We are creatures of habit. All of us, whether or not we like to admit it, buy the same goods and services over and over again. We know what clothes fit our body type, what brand of paper towels will actually clean up a spill with one sheet, and what type of battery keeps going and going and going. While these are everyday examples, the same thing goes for the building, design and construction industry, where architects, designers, project leads, facility managers, and other professionals are forced to make major decisions on brands that come down to price, performance (initial quality, durability), warranty and other factors.
So why do some customers stay loyal and why do others brand hop from company to company? Our industry friends say it is advertising, public relations, and marketing. Our clients say it is their product’s ability to satisfy emotional and transactional needs. General consumers say it is because it was on sale, cheaper than the competition, and had great reviews on Amazon. In reality, it’s a combination of all of these, and when brand managers, product specialists, and their marketing/advertising partners understand this, customer loyalty becomes easier to attain.
Unfortunately, building customer loyalty isn’t this simple…there are multiple factors that often fall outside of the traditional role of marketing and advertising. While a brand and its team can influence and monitor transactional and emotional loyalty, in addition to the satisfaction level attained by the customer, they cannot control the competition level set by the industry. Product innovation and evolution can really take the wind out of your sails. The same goes for product lifecycle, especially when new or revamped products are delayed because of production or distribution problems. It’s tough to promote a new product, and engage existing customers, when you can’t get it to market.
What Role Does Digital Play?
Issues like this, and the constant need for innovative loyalty programs, are even more important when dealing with customers in a digital environment. You may have an amazing product that is class leading, affordable, and the perfect fit for your target market, but if you are beaten to the punch by a rival brand with a digital strategy that completely obliterates yours, then you go home empty handed. Next to them, you are invisible, and what’s worse is your long-time customer base is now starting to be sucked in by their gravitational pull.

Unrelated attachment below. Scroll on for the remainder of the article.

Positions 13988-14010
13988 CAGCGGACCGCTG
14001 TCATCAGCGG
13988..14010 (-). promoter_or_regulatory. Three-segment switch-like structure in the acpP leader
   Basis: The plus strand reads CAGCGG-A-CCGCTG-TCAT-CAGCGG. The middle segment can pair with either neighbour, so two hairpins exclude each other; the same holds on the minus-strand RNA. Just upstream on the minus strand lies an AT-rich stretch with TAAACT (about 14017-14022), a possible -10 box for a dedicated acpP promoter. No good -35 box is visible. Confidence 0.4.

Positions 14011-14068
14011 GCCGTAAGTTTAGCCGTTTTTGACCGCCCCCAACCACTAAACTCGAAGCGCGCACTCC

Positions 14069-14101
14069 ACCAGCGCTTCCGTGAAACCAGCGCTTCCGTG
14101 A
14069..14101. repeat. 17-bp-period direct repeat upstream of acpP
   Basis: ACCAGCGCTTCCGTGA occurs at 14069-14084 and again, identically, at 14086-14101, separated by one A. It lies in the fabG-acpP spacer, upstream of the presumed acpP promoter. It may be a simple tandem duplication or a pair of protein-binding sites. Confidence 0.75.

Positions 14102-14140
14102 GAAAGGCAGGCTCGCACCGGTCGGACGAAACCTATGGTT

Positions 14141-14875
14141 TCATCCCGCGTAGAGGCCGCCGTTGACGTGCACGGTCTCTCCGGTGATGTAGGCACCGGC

So what can you do to combat this? Below are our latest suggestions on how to develop a digital engagement strategy that moves beyond the traditional transaction-based model. These areas of concentration will help you encourage a circular dialog with your customers, and foster brand interactions that will build loyalty in addition to long-term sales.
Digital Engagement Strategy Tips
• Building Relationships and Gathering Data — Keep in mind that you are building relationships, not just gathering data. Loyalty is built on trust, and trust requires engagement that goes beyond one-way communications. At the same time, data is key to success, offering insights into your customers and the purchase product for your product.
• Distribution Channel — There is more to a complete digital strategy than just the end consumer. Each step of your distribution channel has to decide to give your company its loyalty, but the decision to give loyalty to a company is both a rational and an emotional decision. If you haven’t done research specifically looking at the drivers of loyalty in your product category, this would be a good investment.
• Psychographics vs. Demographics — In today’s culture of customized experiences it is wise to look at your customers in terms of
the type of experience they want from your brand rather than by straight demographics. Sixty-five percent of companies say they try to differentiate through the customer experience (business2community.com), but how many of those companies have taken the time to actually research the experience that their customers desire?
• Current Communications, Dialog and Feedback Loops — Each step in your distribution channel is a target audience. We suggest identifying what communications these audiences currently receive and what tools are in place to gather feedback and encourage dialog. In our experience, most companies are not being purposeful about the message they send to any targets except their end customer. In addition, many companies are not encouraging dialog or have methods for gathering regular feedback from each audience.
• Fill in the gaps with efforts tailored to building loyalty in your product category. These include rewarding non-transactional behavior (website visits, posting a review, taking a survey), using social media as tool for customer dialogue, e-learning and webinars.
• Monitor, measure and respond — Through Google Alerts as a starting point and then through services such as trackur.com, klout.com or proskore.com you can monitor your activity as well as that of your competitors.
With these tips in mind, be smart, be bold, and be effective when designing digital strategies to build your customer loyalty. And more importantly, don’t be afraid to ask for help.